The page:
Guthrie notes that “the notion of free will is…somewhat misleading; will is an essential aspect of being human, yet the will is not free but enslaved.”  What we got is slavery!  The prohibition of God that would have granted us freedom to follow God with our entire being has been traded for slavery to sin and death.  We are not free to pursue pleasures, material possessions, power and prominence – we are slaves to our appetites that feed our distrustful attitude.  We traded our freedom to live in harmony with God, each other, and creation for the freedom to pursue things that will not satisfy.  The result is continued estrangement from God, each other, and creation.  Estrangement isn’t freedom – it is our slavery.  This is what will ensure that evil and death continues to thrive in our world today – the attitude that we know better than God does.

So is there any hope?  Knowing that we can’t jump into Mr. Peabody’s way back machine so that we can go back and swat the fruit out of the hands of Eve and Adam, is there any hope for us?

A final word from Guthrie can lead us to a life of hope in action.  “We may be free to choose to be moral or immoral, be law-abiding or lawless, go to church or stay home, do all kinds of ‘good works’ or not.  But the good God requires of us and wills for us is more than just morality, piety and good deeds.  We must [choose] to love, trust, and obey God with glad thanksgiving in all we do.  We [must choose] to love and help, and let ourselves be loved and helped, by other people.”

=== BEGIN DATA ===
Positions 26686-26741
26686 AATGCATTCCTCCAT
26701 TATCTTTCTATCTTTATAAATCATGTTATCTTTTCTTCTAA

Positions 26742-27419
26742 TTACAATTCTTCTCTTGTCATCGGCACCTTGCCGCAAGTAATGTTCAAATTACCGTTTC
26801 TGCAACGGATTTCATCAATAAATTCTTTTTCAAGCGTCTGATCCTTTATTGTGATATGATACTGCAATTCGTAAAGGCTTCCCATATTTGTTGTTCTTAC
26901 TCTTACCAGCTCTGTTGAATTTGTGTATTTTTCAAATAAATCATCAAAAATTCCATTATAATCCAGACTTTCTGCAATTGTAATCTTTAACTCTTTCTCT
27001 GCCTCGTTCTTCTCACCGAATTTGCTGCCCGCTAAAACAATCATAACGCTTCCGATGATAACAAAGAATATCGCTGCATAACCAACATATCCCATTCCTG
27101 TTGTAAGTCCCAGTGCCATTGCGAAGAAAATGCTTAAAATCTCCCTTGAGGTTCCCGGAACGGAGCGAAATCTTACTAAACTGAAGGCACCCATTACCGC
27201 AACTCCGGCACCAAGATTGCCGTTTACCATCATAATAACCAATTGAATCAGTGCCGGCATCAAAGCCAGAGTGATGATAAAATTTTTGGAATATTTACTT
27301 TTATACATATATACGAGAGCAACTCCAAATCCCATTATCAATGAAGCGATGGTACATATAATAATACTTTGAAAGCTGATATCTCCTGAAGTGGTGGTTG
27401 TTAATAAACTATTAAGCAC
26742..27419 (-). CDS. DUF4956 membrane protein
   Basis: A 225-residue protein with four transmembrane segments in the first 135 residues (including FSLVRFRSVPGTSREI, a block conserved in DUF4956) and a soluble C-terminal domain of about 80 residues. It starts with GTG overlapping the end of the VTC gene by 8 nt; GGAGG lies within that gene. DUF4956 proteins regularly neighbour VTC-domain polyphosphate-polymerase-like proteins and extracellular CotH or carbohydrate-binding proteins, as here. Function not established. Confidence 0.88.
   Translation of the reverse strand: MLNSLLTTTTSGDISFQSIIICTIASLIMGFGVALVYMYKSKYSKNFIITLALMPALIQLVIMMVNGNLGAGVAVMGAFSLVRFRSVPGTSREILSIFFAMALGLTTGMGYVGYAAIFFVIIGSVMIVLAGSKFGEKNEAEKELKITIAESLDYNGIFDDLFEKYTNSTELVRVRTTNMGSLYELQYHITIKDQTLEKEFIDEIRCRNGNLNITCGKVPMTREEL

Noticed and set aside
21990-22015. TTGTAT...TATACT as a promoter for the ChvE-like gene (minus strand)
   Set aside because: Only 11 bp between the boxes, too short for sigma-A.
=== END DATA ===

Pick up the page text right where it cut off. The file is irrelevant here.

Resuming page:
I think that hope is a daily choice:

1) to let our words be the words of Jesus – to speak words of life and forgiveness to people who are desperate for grace in a harsh world

2) to let our actions be the action of Jesus who said “I have commanded that you should love one another.”  This is manifested in our care for our neighbors around us and our neighbor in the pews.

So who do you trust more?  God or yourself?  The new life that God desires for us to have in Jesus Christ is first built upon trust – not in ourselves, but in the redeeming work of God through Jesus that is for us.  And second through obedience – to be missional in caring for people in our worship community, in our neighborhoods, and the world beyond.

God still desires for us to have meaningful work for His kingdom.  God still desires that we thrive in the fullness of his good creation.  And God still desires that we trust that God knows best by choosing to respect his law, his boundaries.

So let’s shed our slavery to our distrustful attitude and our disobedience; let’s gain the freedom to do God’s good work, to live in harmony with each other and creation, and to obey God’s life-giving commands.  I think this is better than the alternative!

Blessings for the journey.

About Jim Hoffman

Pastor, teacher, leader, novice blogger, wanna be author and Christian conversationalist. Passionate about environmental architecture - creating spaces where people can foster new or growing relationships with each other and God. Currently leads a faith community on Ward Parkway in Kansas City and happily married to Margaret. Blessed with four adult children and two grandsons.